This graphic has gotten a lot of play in the past few weeks. It purports to show the collapse of the global music industry. The image is discussed on Junk Charts where attention is directed at the mystery of the decline in CD sales around 2001. An interesting image, but as Michael DeGusta of Business Insider shows not all is what it seems. He details the graphic's recent history and notes several problems: It's really only US sales figures and it's not adjusted for inflation, among other problems. He provides other images of music sales data and this correction of the chart in 2011 dollars:
Here we see a problem with interpreting such an image. One commenter on Junk Charts notes:
"We might be able to tell if the Digital Sales area was not hidden behind the CD Sales area. Hence the problem with area charts."
To which another responds with the correct answer:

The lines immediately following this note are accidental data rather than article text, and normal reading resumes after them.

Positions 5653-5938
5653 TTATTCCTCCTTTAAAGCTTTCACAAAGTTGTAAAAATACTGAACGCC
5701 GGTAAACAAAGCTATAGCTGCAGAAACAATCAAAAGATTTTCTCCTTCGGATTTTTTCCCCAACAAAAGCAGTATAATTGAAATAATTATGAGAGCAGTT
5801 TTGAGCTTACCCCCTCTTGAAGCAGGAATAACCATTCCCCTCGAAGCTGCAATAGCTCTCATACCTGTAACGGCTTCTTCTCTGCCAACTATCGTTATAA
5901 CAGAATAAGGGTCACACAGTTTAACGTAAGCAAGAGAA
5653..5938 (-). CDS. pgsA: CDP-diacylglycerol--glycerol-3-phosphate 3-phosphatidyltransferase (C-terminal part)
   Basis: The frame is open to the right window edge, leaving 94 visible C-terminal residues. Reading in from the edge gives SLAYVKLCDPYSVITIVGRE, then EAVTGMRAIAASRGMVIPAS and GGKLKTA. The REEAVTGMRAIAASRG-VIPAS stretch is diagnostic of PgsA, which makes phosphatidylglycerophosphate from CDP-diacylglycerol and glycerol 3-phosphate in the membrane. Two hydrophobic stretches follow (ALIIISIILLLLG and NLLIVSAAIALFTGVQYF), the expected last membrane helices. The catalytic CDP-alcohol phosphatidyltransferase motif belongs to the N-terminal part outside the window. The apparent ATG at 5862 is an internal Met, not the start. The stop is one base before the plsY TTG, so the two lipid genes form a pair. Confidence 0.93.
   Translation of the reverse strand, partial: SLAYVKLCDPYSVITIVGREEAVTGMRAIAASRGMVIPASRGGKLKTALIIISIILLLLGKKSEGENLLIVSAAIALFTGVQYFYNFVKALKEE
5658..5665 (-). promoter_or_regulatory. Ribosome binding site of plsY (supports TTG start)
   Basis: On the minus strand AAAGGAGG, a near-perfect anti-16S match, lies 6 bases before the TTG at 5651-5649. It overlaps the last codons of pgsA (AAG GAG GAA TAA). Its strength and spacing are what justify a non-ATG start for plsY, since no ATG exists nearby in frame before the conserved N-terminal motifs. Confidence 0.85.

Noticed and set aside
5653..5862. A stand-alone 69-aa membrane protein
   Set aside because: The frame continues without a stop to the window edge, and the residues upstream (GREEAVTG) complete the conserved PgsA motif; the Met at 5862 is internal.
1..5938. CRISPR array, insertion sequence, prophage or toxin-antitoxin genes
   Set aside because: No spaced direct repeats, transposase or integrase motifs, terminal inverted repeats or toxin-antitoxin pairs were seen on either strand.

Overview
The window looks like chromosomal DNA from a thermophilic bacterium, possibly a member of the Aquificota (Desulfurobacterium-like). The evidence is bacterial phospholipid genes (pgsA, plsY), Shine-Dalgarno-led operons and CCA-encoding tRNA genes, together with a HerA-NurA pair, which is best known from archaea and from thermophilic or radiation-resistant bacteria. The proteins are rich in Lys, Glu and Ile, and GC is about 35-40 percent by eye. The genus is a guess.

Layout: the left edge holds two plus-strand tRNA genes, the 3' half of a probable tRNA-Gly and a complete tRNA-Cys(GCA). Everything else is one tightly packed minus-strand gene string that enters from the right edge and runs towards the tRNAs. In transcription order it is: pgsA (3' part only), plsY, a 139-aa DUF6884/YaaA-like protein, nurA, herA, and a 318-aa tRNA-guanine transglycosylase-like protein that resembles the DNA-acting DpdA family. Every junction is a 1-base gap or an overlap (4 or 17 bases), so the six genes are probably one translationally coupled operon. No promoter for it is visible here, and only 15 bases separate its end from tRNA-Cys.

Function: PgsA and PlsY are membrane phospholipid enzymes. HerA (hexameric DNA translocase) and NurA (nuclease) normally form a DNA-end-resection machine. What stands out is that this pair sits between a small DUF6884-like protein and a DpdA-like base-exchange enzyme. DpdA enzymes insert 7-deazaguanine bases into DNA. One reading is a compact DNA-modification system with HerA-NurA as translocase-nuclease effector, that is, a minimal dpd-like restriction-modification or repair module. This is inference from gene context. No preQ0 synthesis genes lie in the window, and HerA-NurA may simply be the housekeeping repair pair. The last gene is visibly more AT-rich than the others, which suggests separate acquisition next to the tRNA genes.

"Digital sales isn't hidden behind the CD sales - its stacked on top. I know it looks like a range of mountains, but it isn't. I think. That's the perceptual problem with charts stacked like this."
Yes, it is not one curve sitting behind another, like a range of mountains. The histogram information is stacked on top of the other curves. Stacked histograms are often used when displaying time dependent data, like for following. But not always.
Here is an image of a "living histogram" that organizes men and women of different heights into frequency classes. The men's histogram is easily seen. The women (dressed in white) are added or stacked onto the men's histogram classes. It does give an indication of the population heights for both, but it's more difficult to view the women's histogram alone. The same holds for the graphic of music sales. But I want to see the time axis extended further into the past, showing sales of 45s, 78s, and then even Edison wax cylinders!